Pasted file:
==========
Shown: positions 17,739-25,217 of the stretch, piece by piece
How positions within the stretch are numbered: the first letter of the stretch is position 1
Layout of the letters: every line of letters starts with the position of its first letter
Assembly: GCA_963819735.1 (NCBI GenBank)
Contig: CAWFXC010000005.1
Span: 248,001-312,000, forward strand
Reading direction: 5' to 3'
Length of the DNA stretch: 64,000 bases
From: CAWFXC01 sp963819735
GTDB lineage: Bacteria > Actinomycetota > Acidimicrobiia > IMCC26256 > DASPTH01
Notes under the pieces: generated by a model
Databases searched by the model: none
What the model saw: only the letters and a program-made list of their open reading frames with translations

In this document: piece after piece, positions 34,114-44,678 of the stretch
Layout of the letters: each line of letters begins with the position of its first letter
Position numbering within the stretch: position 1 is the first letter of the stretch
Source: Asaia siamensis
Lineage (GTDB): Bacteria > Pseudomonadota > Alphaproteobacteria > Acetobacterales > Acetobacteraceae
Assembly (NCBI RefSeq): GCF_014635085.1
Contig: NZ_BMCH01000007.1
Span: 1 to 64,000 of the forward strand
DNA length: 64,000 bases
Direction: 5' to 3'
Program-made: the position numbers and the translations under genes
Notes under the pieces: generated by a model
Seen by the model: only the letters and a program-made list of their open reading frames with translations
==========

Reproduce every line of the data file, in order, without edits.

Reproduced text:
Shown: positions 17,739-25,217 of the stretch, piece by piece
How positions within the stretch are numbered: the first letter of the stretch is position 1
Layout of the letters: every line of letters starts with the position of its first letter
Assembly: GCA_963819735.1 (NCBI GenBank)
Contig: CAWFXC010000005.1
Span: 248,001-312,000, forward strand
Reading direction: 5' to 3'
Length of the DNA stretch: 64,000 bases
From: CAWFXC01 sp963819735
GTDB lineage: Bacteria > Actinomycetota > Acidimicrobiia > IMCC26256 > DASPTH01
Notes under the pieces: generated by a model
Databases searched by the model: none
What the model saw: only the letters and a program-made list of their open reading frames with translations

In this document: piece after piece, positions 34,114-44,678 of the stretch
Layout of the letters: each line of letters begins with the position of its first letter
Position numbering within the stretch: position 1 is the first letter of the stretch
Source: Asaia siamensis
Lineage (GTDB): Bacteria > Pseudomonadota > Alphaproteobacteria > Acetobacterales > Acetobacteraceae
Assembly (NCBI RefSeq): GCF_014635085.1
Contig: NZ_BMCH01000007.1
Span: 1 to 64,000 of the forward strand
DNA length: 64,000 bases
Direction: 5' to 3'
Program-made: the position numbers and the translations under genes
Notes under the pieces: generated by a model
Seen by the model: only the letters and a program-made list of their open reading frames with translations